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Shape in the state of Colorado with the article's title to the right.

Colorado Disability Discrimination Laws

Specific provisions for the state of Colorado.

Team Disclo
September 13, 2022

Fair employment practices law: Employers must make reasonable accommodations for the known disabilities of qualified employees or applicants with disabilities, unless employers can show that these accommodations would impose undue hardship or require an additional expense. Reasonable accommodations can include making facilities accessible and usable for people with disabilities, job restructuring, part-time or modified work schedules, acquiring or modifying equipment or devices, and providing readers or interpreters.

Undue hardship is determined based on factors such as the:

  • overall size of employers’ operation in terms of workforce and budget size and the number and type of facilities;
  • type of employers’ operation, including workforce composition and structure; and
  • nature, cost, and funding of needed accommodations, including sources such as the Colorado Division of Vocational Rehabilitation, employees’ and applicants’ personal resources, and private organizations that provide financial support and auxiliary aids.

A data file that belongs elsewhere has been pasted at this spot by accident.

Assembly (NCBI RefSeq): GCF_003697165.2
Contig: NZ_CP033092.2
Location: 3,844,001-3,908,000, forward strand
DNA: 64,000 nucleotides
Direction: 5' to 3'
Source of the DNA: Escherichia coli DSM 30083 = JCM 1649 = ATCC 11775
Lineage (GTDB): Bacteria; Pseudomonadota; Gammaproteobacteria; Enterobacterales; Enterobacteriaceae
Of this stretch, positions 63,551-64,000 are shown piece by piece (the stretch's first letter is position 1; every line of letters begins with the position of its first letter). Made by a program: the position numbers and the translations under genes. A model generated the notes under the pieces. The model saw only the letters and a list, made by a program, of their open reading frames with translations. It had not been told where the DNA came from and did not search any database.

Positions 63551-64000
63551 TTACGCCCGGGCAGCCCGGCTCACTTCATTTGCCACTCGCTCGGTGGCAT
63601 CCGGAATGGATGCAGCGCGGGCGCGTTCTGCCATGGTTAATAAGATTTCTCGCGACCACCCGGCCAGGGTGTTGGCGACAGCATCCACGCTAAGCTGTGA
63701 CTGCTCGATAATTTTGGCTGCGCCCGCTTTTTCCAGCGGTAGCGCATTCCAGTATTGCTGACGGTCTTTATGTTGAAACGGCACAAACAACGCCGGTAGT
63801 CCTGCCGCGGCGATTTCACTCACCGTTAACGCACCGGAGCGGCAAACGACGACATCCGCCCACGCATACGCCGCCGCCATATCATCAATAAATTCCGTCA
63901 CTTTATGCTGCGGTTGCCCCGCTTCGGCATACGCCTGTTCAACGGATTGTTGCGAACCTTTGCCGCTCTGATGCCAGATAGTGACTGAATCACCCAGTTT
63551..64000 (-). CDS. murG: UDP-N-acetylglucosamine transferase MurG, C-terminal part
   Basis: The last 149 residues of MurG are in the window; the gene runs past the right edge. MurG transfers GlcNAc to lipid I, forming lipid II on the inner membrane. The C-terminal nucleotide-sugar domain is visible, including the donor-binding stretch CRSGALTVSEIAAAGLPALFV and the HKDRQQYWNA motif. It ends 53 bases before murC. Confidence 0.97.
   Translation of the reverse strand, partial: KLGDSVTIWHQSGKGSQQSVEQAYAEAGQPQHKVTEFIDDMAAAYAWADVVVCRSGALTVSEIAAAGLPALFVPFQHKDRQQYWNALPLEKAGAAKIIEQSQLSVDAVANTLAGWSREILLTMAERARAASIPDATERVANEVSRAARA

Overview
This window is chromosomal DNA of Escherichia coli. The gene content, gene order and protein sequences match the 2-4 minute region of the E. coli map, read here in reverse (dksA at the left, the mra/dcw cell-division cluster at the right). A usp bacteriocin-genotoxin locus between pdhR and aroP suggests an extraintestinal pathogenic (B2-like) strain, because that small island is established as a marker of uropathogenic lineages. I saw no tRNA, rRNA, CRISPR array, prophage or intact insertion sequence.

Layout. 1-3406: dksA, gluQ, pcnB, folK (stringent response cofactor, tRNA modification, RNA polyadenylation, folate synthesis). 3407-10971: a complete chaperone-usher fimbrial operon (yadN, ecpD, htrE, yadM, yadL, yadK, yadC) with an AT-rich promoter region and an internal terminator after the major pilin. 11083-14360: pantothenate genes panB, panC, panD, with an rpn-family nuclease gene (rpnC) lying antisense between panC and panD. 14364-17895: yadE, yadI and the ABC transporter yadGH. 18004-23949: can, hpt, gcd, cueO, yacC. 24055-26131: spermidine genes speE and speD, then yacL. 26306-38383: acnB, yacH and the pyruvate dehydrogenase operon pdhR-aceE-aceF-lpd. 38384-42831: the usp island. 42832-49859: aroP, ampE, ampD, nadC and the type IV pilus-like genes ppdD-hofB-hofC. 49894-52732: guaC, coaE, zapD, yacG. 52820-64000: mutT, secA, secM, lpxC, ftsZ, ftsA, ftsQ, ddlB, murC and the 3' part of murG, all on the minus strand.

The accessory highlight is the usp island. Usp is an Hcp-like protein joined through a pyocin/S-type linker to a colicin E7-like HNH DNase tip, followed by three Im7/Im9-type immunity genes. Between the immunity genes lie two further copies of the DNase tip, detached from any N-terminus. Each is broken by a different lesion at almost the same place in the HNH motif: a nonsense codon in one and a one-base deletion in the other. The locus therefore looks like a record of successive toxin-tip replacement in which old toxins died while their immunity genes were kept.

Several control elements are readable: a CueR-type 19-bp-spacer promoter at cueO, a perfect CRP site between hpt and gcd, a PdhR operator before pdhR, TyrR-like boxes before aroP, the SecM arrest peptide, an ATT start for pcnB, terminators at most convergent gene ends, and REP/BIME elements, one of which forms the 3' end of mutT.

Additional expense is an expense that goes beyond what is needed to allow a person with disabilities to participate in employment on the same level as other people.

Colo. Rev. Stat. §§ 24-34-401 to 24-34-402  (see Smart Code® for the latest cases); 3 Colo. Code Regs. §§ 708-1-10.2, 708-1-60.2, 708-1-60.6

Covid-19 Update: Effective March 24, 2021, to April 16, 2021, Executive Order D 2020 235 (extended most recently by Executive Order D 2021 69) requires employers to provide reasonable accommodations and prohibits employers from discriminating against employees who are showing symptoms of Covid-19 or who have been in contact with a known positive case of Covid-19.

Under Title I of the Americans with Disabilities Act (ADA), employers, including state and local governments, with 15 or more employees, are prohibited from discriminating against people with disabilities. Title I protects qualified individuals with disabilities in several areas, including job application procedures, hiring, firing, advancement, compensation and job training. It is also unlawful to retaliate against someone for opposing employment practices that discriminate based on disability, or for filing an ADA discrimination charge. The Office of Federal Contract Compliance Programs (OFCCP) shares enforcement authority for Title I of the ADA with the U.S. Equal Employment Opportunity Commission (EEOC), which has primary responsibility for enforcing the employment provisions of the law. (Note: Federal employees and job applicants are covered by Section 501 of the Rehabilitation Act of 1973 instead of the ADA.

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